The name of the Greek darkwave duo, Kalte Nacht, caught my attention the first time I saw it on a press note of the documentary Music for Ordinary Life Machines. Some time later, the name came back to my world when the band signed with the prestigious label Cold Transmission and remained there when I finally listened to their first album. And now the timing is perfect: their first work has been released in Cd this month and we will see them live next 25th June at Sinner’s Day Summer, that will take place in the Belgian city of Ostend.
—Why did you start the project in 2017, Nikos? Did you play in any other band before?
—Of course! I’ve been involved in music since a very young age, so after some years of musical education, I started playing mainly guitar in local bands for some time. Around 2017 I got deeper into the synthesizers, which I‘ve never touched before! So, I started to experiment deeply, trying to explore new sounds and musical landscapes.
—How did you find Myrto? Were you looking for a singer?
—To be honest, in the beginning, I wasn’t even thinking of releasing my music, because I didn’t know where this may go. I took my time, and when I felt that the whole thing took a proper structure and shape, I think that the musical vision I had, showed me the way to find Myrto, through a very good mutual friend of ours who had listened to my first solo tracks.
—Why did you choose a name like “Kate Nacht” (Cold Night) for the band?
—I think that it’s the combination of two things that we truly love: Nights and winter! So, what’s better than a good cold night??
—Did you release any single before the album? It’s not that normal to debut with a full album. How long did it take you to compose it?
—Yes, of course. We released the song “Ghost Dance” about 9 months and “Nychta Skia” about a half month before the release. The composition process was maybe a bit slow, because we took on working on the songs with Myrto from the beginning. So, I think it took us at least a full year of work.
—Myrto, do you prefer singing in English or Greek? Does it depend on the track?
—I am used to singing and writing lyrics in English, since a very young age, but Greek has always been the language I write my thoughts, feelings and desires. It’s closer to home, my core. In Kalte Nacht, the language we choose depends a lot on the energy of each track. We usually go with what comes more naturally to us.
—The first album was sold out, something quite impressive nowadays. How do you think it became so successful?
—Myrto: Our time, energy and a lot of precious parts of ourselves were thrown into this album and I think that we both made a silent pact from early on, to remain exposed, creative and true to our cores during the process.
—Nikos: I really think the main reason was that we truly love music and what we do. This love gave us the freedom to create something that was honest and high quality as possible, without having in mind ‘numbers’ or the success it may have in the future. Besides, I think that especially in the previous decade, our genre’s scene gained many new passionate fans all over the world, so, a lot of new bands like us had the opportunity to be heard and truly embraced from their very first steps.
—I read that the both of you are fans of classic Greek dark bands. We know Lefki Symphonia. Which other could you recommend us?
—This question is really really tough I must say because the greek scene is big and there are lots of bands, not only recent but also from the 80s and 90s to think of! So, I will just recommend some of my biggest inspirations: South of No North, Horis Perideraio, Metro Decay, Selofan, Doric and Data Fragments.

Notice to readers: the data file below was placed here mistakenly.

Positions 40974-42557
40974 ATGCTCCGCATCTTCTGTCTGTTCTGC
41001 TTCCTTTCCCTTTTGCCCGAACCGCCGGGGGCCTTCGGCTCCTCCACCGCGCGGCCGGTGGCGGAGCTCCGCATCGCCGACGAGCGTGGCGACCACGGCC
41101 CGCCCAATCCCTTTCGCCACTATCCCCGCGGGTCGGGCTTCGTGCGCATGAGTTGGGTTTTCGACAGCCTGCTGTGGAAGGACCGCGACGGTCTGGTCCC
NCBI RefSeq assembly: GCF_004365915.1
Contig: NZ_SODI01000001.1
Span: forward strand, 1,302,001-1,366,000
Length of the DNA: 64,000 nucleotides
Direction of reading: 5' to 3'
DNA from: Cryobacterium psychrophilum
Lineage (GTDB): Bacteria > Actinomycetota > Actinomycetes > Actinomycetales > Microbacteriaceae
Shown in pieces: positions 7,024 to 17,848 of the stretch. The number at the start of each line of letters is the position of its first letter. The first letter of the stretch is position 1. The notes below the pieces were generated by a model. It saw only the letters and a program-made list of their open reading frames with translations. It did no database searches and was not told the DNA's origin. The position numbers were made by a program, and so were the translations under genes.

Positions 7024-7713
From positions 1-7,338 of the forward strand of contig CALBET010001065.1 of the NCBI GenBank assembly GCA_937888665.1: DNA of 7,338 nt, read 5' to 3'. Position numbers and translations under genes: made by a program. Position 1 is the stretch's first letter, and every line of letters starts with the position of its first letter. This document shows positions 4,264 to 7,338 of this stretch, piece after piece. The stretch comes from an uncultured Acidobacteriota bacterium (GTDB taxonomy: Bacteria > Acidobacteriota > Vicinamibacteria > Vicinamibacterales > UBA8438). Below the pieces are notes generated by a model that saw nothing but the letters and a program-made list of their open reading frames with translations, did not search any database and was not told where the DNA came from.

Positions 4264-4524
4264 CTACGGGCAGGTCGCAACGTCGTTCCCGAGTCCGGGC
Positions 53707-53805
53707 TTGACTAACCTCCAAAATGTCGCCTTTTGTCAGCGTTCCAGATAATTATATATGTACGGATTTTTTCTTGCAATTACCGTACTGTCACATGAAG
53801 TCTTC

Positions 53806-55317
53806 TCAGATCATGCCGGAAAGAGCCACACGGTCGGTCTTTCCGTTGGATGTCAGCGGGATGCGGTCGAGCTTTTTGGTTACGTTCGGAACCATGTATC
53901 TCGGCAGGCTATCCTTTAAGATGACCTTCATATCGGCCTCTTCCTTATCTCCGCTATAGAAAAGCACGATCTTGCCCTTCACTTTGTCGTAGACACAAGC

—And how is the current scene in Greece now? Are there many clubs to play in?
—The scene in Greece is really remarkable! Lots of great bands are coming out these last years and some of them have already a strong presence outside of Greece. And the audience of course: It is growing constantly, and has a lot of passion for the scene. As far as the clubs are concerned, there are not so many just for this specific genre, but I see that through the years, lots of venues have started hosting bands from our genre and organising these types of festivals and gigs.
—Myrto, you have said that you prefer analogue gear. What are, according to you, the advantages of it?
—Well, in terms of how music can flow through us, I always prefer to use my hands when I’m playing around to discover new melodies or tunes. There is something very soothing and grounding when you touch an instrument to create music. I guess it adds another sense to the mix, apart from hearing, and I’m feeling more like an active participant and a conduit at the time. Also, analogue gear has more flexibility, as you can improvise when you feel like it, and not stick to parts or bars just reproducing your music, as in digital gear.
—Our moments are answers was your single recorded during covid. Do you think it help to give hope to the public?
—Myrto: I sure hope it did! As it did for us! During that period, full of uncertainty and grief, being able to do what we love and share it with the world, was already hope enough for me. It brought back the true meaning of creativity and arts in general and how it was always there as a means of true expression while discovering our inner strength and power.
—Nikos: I think that music generally gives hope to the public anyway. And during the covid period, there was a lot of music coming out in general! So, I really hope that our single also did it in some way!
—What inspire you to write the lyrics of the band?
—Myrto: Everything and anything! From a simple daily interaction with someone to an inner dialogue about things that burn inside or even collective fears and desires that no one talks about.